Survival modelling of teenage childbirth among Nigerian women

Olubimpe Mercy Oladuti


Childbearing is an essential event in woman’s life when she neglects her education and career for motherhood. The main cause of population growth in Nigeria is teenage childbearing as reported by many researchers with no significant intervention to reduce this menace. This work is designed to compare the results of Cox, Gompertz and Weibull models with a view to determine the model that best fits the data. To evaluate the effect of some risk factors on the hazard of teenage childbirth among Nigerian women, data obtained from National Demographic Health Survey 2013 was analysed. Results of the analysis showed that having a child at teen age depends on geopolitical zone, location, educational level, circumcision, household wealth index, religion belief, use of contraceptive, whether had a terminated pregnancy, forced sexual acts, awareness of HIV/AIDS, STI and the age of first sexual acts. Akaike Information Criterion (AIC) was employed to evaluate performances of the three models. Weibull regression model has the minimum AIC value compared to both Gompertz and Cox regression models. This shows that Weibull regression model provides best fit to the data.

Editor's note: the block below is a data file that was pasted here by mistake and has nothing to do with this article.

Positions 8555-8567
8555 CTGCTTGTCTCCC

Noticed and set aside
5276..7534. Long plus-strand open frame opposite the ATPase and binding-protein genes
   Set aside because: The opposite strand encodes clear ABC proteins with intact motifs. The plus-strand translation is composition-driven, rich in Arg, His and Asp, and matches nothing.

Keywords: Cox proportional hazard model, risk factors, survival time, teenage childbirth

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